Raising money for a cause while running came naturally for Forchilli. When she had the opportunity to run her first official marathon with the ALS Cellucci Fund, she jumped at the chance. The cause was even more meaningful to her because her stepfather’s mother, Ellen, died from ALS in 2012.

Even after Ellen was diagnosed with ALS and couldn’t continue to travel, hike mountains and do the things she loved, she remained positive, Forchilli said.

“She said she felt so blessed that she was able to do all those things while she could,” Forchilli recounted. “And for her to have such a positive attitude when a diagnosis like that comes, it just blew my mind. It was part of my epiphany that the key to happiness, to a successful life, is a positive attitude.”

Keeping the spirit of fun going, Forchilli added a costume challenge to her ALS Cellucci Fund fundraising, in which the highest donor of the week gets to choose what costume she will wear for her weekend long training run. So far she’s run as the Queen of Hearts, Black Widow and the Red Hot Chili Peppers.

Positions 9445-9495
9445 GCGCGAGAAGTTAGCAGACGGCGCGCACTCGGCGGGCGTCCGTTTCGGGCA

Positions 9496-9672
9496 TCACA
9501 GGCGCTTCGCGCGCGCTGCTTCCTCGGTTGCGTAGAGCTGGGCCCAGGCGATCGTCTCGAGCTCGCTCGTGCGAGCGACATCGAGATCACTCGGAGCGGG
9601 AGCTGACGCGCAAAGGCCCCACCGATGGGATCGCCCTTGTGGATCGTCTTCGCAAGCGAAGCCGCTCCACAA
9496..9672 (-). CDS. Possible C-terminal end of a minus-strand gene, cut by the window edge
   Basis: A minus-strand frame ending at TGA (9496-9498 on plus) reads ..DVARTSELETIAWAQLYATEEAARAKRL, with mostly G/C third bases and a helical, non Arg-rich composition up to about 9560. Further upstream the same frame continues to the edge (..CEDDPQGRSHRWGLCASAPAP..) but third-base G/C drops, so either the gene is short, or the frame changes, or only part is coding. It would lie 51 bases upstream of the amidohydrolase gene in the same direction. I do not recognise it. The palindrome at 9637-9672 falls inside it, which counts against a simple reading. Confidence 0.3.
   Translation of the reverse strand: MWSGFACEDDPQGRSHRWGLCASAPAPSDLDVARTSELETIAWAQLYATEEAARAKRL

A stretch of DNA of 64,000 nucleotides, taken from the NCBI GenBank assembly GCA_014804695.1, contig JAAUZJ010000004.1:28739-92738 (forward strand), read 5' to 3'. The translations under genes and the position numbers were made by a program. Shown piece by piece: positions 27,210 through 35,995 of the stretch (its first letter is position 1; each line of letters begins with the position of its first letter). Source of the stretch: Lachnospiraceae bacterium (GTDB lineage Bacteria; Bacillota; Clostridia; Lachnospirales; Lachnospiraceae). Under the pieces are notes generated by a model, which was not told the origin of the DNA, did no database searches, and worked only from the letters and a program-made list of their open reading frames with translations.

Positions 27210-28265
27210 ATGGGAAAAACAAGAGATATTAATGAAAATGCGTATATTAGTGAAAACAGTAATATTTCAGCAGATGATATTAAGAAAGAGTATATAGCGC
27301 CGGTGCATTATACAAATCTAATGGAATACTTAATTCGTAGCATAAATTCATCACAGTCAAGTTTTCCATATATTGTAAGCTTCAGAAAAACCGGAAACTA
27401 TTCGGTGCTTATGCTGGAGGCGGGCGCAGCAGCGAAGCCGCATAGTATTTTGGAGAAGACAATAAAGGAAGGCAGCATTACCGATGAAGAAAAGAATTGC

Bowditch, who ran with the team in 2019 in memory of her uncle, who died of ALS in 2018, said there will be some group activities before the marathon.

Two years ago, the UMass ALS Cellucci Fund team members were invited to UMass Medical School’s campus for a lunch with Dr. Brown and Fen-Biao Gao, PhD, the Governor Paul Cellucci Chair in Neuroscience Research and professor of neurology. Jan Cellucci, Gov. Cellucci’s widow, also attended.

“You know, it’s funny because I brought the team here thinking they’d be inspired by the researchers,” Bowditch said of that gathering. “Dr. Gao said the reverse also occurred. He was even more motivated in his research after seeing what the runners were willing to do to help.”